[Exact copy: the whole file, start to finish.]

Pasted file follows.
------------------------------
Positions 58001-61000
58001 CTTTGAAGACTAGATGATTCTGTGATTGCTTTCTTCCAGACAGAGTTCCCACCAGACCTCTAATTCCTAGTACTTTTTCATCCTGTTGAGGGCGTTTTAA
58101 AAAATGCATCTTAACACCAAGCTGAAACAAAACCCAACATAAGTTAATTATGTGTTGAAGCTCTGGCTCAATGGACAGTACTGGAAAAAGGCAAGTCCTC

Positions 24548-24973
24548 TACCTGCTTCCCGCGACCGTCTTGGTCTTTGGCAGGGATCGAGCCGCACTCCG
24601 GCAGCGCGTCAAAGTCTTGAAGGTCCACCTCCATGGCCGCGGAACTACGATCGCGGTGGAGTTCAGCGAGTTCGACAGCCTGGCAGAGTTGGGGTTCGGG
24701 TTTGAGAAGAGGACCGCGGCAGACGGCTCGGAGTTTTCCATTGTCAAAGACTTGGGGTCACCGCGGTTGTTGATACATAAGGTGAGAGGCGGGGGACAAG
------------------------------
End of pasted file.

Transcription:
Positions 58001-61000
58001 CTTTGAAGACTAGATGATTCTGTGATTGCTTTCTTCCAGACAGAGTTCCCACCAGACCTCTAATTCCTAGTACTTTTTCATCCTGTTGAGGGCGTTTTAA
58101 AAAATGCATCTTAACACCAAGCTGAAACAAAACCCAACATAAGTTAATTATGTGTTGAAGCTCTGGCTCAATGGACAGTACTGGAAAAAGGCAAGTCCTC

Positions 24548-24973
24548 TACCTGCTTCCCGCGACCGTCTTGGTCTTTGGCAGGGATCGAGCCGCACTCCG
24601 GCAGCGCGTCAAAGTCTTGAAGGTCCACCTCCATGGCCGCGGAACTACGATCGCGGTGGAGTTCAGCGAGTTCGACAGCCTGGCAGAGTTGGGGTTCGGG
24701 TTTGAGAAGAGGACCGCGGCAGACGGCTCGGAGTTTTCCATTGTCAAAGACTTGGGGTCACCGCGGTTGTTGATACATAAGGTGAGAGGCGGGGGACAAG